> > the benefits.
>
> I don't think "kill" is a very productive word here.  I was trying to look
> at the implications of the model, which is currently not satisfactory for
> generics.

I think it's fine, and your alternatives are worse (and I expect that my
alternative will get little support as well).

> I am actually much more optimistic about this AI than I ever was.  First, we
> have good syntax for the first time.  Syntax is not nearly as important as
> semantics of course, but it's the first thing that people see, so it can be
> a stumbling block.  Second, we have (with the overriding_clause) a good
> solution to deal with overriding occurring at diverse places in the program
> text.  There are still issues to be resolved, notably for generics, but we
> are certainly starting to have a much deeper understanding of these issues.
>
> (Remember, this is an AI that was approved by WG9 two years ago, and we were
> entirely clueless about the problem then.)

Agreed with that. One reason I never implemented it was that I couldn't figure
out how to decide when a subprogram was "not overridden", because there was no
"point" at which to check. I should have realized that that meant that there
was a significant problem in the model.

> > Come to think of it, why are we using a configuration pragma
> > anymore? Once we have syntax, we can made the default to be
> > "don't care" (that is, Ada 95 rules). Perhaps if we
> > explicitly indicate the other cases:
> >
> >      not overriding
> >      procedure Foobar (Pascal, John : ...);
>
> I don't think changing the default simplifies the definitional problems with
> generics, private types, overriding occurring in odd places, etc.  It just
> means that you have to write different combinations of eywords to achieve
> the same effect.

Actually, it does, because it means that we can say that the check always
occurs at the point of the overriding indicator. We can't do that now, because
the absence of an indicator means that a check is done "sometime" that there is
no overriding. All of your concerns with the placement of overriding_clauses
stem from that, and all of that can be eliminated - along with the freezing
requirement. (Although I guess with the existing model that you would prefer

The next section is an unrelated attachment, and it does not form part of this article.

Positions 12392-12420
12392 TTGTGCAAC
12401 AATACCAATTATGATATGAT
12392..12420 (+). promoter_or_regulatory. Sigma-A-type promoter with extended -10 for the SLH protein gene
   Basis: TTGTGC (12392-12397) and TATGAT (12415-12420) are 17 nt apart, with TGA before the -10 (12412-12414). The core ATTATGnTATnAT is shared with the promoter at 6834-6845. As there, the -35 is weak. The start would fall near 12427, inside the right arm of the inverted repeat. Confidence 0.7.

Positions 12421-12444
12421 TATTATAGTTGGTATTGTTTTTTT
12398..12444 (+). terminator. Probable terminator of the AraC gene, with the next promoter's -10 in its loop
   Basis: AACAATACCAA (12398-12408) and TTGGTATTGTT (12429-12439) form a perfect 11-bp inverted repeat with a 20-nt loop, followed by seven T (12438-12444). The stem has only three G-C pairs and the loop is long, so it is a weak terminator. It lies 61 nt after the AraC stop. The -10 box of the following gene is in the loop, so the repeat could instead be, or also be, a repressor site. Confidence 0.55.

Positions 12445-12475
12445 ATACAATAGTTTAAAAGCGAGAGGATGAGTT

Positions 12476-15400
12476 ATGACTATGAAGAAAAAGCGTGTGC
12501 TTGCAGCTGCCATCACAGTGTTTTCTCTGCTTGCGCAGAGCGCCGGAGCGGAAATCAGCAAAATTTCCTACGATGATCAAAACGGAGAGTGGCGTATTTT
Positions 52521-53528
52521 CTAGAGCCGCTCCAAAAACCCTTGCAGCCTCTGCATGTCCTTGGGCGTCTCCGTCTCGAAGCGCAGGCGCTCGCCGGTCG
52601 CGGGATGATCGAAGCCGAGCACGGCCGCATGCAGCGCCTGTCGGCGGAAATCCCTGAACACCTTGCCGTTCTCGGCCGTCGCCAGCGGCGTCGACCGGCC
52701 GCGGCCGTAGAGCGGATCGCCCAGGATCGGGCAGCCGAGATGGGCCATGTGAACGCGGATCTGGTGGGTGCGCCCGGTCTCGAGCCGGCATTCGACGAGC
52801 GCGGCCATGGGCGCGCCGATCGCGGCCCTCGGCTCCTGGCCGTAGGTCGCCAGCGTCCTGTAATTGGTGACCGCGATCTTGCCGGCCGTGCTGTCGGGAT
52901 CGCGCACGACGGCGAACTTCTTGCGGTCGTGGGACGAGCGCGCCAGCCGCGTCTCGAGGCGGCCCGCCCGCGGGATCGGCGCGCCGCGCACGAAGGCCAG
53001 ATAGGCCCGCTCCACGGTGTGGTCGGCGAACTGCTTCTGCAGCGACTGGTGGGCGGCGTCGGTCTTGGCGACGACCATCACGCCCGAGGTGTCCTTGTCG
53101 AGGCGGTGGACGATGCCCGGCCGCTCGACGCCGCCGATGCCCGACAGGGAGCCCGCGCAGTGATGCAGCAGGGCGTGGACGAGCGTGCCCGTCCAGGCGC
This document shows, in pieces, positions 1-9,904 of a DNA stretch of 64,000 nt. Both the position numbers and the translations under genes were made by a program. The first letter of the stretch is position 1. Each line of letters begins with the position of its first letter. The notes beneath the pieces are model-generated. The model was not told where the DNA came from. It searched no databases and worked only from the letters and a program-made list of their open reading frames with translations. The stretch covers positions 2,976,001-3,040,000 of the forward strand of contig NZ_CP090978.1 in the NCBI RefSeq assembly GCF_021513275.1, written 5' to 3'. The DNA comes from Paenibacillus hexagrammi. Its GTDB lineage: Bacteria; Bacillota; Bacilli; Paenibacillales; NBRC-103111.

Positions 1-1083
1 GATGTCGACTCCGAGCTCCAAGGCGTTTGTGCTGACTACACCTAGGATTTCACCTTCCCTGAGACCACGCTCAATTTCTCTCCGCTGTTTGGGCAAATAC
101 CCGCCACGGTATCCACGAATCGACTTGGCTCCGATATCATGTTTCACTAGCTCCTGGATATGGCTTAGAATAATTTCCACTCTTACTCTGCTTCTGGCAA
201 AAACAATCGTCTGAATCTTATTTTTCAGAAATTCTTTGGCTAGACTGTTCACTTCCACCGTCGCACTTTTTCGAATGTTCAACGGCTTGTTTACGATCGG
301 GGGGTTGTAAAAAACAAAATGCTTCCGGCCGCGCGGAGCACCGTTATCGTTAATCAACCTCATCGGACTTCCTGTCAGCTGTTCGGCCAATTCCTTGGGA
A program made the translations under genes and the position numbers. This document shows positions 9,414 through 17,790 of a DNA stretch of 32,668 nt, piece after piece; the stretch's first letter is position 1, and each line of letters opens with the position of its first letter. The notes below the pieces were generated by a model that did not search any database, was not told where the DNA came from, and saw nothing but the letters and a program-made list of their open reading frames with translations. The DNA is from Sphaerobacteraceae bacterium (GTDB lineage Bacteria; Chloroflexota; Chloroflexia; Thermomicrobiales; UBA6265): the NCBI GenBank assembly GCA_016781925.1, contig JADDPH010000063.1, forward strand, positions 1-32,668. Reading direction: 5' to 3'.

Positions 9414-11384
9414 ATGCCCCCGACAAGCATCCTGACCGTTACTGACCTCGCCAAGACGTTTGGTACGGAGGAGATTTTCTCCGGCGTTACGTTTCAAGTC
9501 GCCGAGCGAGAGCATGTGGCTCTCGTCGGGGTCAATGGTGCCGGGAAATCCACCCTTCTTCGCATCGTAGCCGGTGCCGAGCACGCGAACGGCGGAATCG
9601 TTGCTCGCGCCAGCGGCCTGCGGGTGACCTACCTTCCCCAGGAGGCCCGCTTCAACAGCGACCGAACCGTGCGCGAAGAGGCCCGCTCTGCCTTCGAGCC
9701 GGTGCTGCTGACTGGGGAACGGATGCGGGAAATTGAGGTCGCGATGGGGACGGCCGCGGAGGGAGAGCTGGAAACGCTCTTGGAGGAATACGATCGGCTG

that the freezing requirement be eliminated and that all of the checks be
repeated anytime that the visibility changes, which I think is silly.)

Also, the "implicit" generic contract isn't quite so bad, because it is always
spelled out with an overriding indicator. Admittedly, its still buried, but
that is true of anything that causes an error in the
assume-the-best-and-recheck-the-instance model -- such as deriving from a
library-level tagged type and having to instantiate at library level. That's an
"implied contract", and it is a far less explicit contract than this one would
be.

> This being said, this is an attractive idea.  The pragma Explicit_Overriding
> always gave me bellyaches, so I'd be happy to get rid of it.
>
> For people who want to be safe and are not excited about writing their own
> ASIS tool, we could actually provide restrictions to control what checks
> ought to be performed:
>
>     pragma Restrictions (No_Implicit_Overriding);
>     pragma Restrictions (No_Implicit_Overloading);
>
> No_Implicit_Overriding would require that you write "overriding" when you
> override a subprogram.  No_Implicit_Overloading would required that you
> write "not overriding" when you declare a new overload.  Using the two
> restrictions together would require that you write either "overriding" or
> "not overriding" before each declaration.  (And maybe "overriding or not" if
> we have to keep this one for generics.)

Not quite: a totally new identifier wouldn't be protected.

Besides, don't you think that defining these properly would be as hard as
defining Explicit_Overriding? The issues of where to check certainly occur here
as well; it's precisely them that I want to get rid of. And certainly the
generic issues would exist.

We could informally suggest such things in the AARM, but I'm pretty sure we
wouldn't want to try to define them.

> > It's mildly annoying to have to write more to be safe, but
> > then again that's what Ada's about.
>
> That doesn't bother me as it would be easy to write a tool to add the
> overriding_indicators as appropriate (I could write such a tool in a couple
> of days).  One could argue that all these overriding_indicators would
> degrade readability, but with the restrictions you could choose the
> trade-off between readability and safety.

Yes, its the readability issue that I think would be significant. Especially to
anyone that hasn't struggled with the generic model.

----End 3rd thread.
----End private discussion.

*************************************************************

From: John Barnes
Sent: Wednesday, May 14, 2003  1:34 AM

Attached is a rewrite of AI-218 on overriding.

It captures a number of issues that I discussed with Randy
and Pascal before revealing my inadequate understanding of